Gluten-sensitive idiopathic neuropathy is a disease that results from gliadins and glutelins from food passing into the bloodstream without initially being digested into very small amino acids. This can cause problems in the brain, spinal cord, and peripheral nerves. People who experience gluten-sensitive idiopathic neuropathy have reported symptoms like migraines, headaches, burning or tingling sensations in your hands or feet, loss of sensation, memory loss, mood changes, epilepsy, poor coordination of muscle movements, and impaired balance.
Is There a Cure for Celiac Disease?
Currently, the only treatment for Celiac disease is a strict, gluten-free diet. Most patients report symptom improvement within a few weeks, although intestinal healing may take several years.
What are Some Naturally Gluten-Free Foods?
You can now find many gluten-free processed foods in the health food section of your grocery store, but there are many foods that are naturally gluten-free. Most non-processed whole foods do not contain gluten including:
- Fish and Seafood
- Beans, Legumes, and Lentils
What is the Difference Between Wheat-Free and Gluten-Free?
Gluten is a protein found in the grains of wheat and barley, therefore in order for a food to be gluten-free, it cannot contain wheat or barley. However, wheat-free foods may still contain gluten from other sources like barley, rye, and some oats.
Is it harmful to eat a gluten-free diet?
Eating gluten-free might be the only solution for people suffering from Celiac disease. However, for those without Celiac, eating gluten-free can cause a person to miss some of the vitamins and minerals found in gluten food products like wheat berries, durum, emmer, semolina, spelt, farina, farro, graham, KAMUT® khorasan wheat and einkorn, rye, barley and triticale. If you decide to go gluten-free, talk to your doctor about making sure you are getting enough of key nutrients including iron, calcium, fiber, thiamin, riboflavin, niacin, and folate. Many gluten-free foods are healthy, but like with anything else you eat, monitor your portions and make sure you are getting a balance of nutrients. And of course, opt for more naturally gluten-free foods than processed ones.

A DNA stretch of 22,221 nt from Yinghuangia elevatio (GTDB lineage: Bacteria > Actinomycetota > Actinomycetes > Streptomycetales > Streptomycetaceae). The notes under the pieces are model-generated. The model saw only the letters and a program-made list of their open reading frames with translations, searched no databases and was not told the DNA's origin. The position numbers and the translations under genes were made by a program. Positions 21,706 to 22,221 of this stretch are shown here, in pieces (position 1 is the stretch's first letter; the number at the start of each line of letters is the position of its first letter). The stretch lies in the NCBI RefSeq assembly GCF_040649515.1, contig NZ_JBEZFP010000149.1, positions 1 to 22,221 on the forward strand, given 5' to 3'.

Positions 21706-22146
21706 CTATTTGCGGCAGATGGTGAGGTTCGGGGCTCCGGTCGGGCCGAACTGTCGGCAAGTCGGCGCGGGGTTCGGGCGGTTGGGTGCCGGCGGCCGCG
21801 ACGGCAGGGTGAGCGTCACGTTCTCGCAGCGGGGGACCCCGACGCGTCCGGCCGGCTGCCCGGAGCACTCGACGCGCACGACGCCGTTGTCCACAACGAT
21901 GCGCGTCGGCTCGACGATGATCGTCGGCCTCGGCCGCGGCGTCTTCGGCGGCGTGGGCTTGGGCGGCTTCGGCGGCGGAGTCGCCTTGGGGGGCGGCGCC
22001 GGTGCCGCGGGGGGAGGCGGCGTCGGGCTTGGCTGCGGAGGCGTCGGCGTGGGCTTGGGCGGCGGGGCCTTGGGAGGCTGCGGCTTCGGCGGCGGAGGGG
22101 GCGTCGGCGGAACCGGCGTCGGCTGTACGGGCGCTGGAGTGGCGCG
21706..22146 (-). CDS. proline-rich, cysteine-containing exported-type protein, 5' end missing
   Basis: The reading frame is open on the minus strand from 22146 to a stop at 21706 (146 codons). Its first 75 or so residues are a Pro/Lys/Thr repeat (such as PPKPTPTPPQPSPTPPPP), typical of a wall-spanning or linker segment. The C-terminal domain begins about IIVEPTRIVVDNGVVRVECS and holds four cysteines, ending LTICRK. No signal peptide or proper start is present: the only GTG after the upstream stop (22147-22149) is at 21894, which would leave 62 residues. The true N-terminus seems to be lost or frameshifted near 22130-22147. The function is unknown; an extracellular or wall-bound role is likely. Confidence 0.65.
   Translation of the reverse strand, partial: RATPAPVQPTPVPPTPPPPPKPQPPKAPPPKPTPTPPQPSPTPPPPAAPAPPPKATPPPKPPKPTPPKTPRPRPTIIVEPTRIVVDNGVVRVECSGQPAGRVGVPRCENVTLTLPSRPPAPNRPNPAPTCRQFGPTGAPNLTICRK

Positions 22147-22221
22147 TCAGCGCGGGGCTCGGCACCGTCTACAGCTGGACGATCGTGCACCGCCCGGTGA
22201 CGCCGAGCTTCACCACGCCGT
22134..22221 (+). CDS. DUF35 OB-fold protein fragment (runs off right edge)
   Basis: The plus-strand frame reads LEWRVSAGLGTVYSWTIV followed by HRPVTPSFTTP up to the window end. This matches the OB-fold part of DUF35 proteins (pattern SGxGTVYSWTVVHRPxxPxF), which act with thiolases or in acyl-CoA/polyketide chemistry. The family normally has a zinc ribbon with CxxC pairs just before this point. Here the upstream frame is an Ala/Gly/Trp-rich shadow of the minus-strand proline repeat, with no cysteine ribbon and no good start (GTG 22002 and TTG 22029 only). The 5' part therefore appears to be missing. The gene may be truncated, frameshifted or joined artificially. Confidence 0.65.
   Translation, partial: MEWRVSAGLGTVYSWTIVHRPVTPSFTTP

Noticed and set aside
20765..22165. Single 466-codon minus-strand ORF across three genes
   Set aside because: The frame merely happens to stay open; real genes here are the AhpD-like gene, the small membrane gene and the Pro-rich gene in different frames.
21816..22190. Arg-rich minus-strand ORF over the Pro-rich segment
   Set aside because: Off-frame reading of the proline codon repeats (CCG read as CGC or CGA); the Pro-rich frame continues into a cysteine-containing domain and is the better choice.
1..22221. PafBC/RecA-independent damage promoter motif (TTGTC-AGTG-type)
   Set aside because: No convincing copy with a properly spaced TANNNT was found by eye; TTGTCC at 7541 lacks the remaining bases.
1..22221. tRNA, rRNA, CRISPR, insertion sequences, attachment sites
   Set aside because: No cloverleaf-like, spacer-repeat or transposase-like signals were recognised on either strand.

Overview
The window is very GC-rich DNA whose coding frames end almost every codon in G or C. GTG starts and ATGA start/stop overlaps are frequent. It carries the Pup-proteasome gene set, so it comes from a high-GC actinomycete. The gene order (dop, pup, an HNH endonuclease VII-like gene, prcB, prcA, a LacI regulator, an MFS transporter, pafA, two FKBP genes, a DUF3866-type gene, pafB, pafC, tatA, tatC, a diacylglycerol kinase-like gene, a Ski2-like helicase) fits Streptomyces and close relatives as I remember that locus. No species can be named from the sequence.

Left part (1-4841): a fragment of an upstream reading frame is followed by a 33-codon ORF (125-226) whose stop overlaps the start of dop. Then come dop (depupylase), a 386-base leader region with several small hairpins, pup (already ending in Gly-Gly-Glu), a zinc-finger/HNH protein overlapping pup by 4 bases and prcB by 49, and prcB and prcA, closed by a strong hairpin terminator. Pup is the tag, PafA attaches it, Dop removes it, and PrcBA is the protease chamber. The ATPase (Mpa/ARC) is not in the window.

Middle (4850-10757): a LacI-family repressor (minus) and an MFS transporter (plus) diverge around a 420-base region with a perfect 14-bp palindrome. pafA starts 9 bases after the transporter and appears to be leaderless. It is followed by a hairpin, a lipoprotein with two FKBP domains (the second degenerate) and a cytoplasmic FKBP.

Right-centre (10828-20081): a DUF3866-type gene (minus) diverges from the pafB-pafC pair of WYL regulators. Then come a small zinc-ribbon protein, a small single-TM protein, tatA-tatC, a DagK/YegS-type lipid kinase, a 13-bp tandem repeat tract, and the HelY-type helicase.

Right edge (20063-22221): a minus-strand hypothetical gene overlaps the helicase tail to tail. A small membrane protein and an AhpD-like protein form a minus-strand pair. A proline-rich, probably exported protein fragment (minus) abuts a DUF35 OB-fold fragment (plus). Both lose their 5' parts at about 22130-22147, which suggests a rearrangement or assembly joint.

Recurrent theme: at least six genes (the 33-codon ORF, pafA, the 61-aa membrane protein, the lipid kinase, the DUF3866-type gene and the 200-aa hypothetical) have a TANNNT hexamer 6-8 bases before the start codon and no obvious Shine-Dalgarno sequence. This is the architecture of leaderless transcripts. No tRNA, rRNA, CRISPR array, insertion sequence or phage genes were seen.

What are Some Benefits of Eating Gluten-Free?
Those with Celiac disease who eat gluten-free can reduce the risk of a multitude of health complications including infertility, gall bladder disease, and different cancers such as non-Hodgkin lymphoma (intestinal, T- and B-cell types), small intestinal adenocarcinoma, esophageal carcinoma, papillary thyroid cancer, and melanoma.
If you don’t have Celiac disease, a gluten-free diet may encourage you to eat more fruits and vegetables – which is obviously great for your health. Eating more fruits and vegetables fills your body with antioxidants and vitamins that help fight off viruses and germs. And because several of the naturally gluten-free foods are non-starchy and free from processed sugars, it can help with weight loss and reduce the risk of heart disease and diabetes. There are also recent findings that show the benefits of a gluten free diet on neurological disorders. Studies have shown that patients with schizophrenia, autism, and epilepsy showed improvement with a gluten-free diet.
Talk to Your Doctor
Before you decide to go gluten-free, talk to your doctor about if it is the right path for you. They may be able to share more findings and research with you to help you make the best decision for you and your health.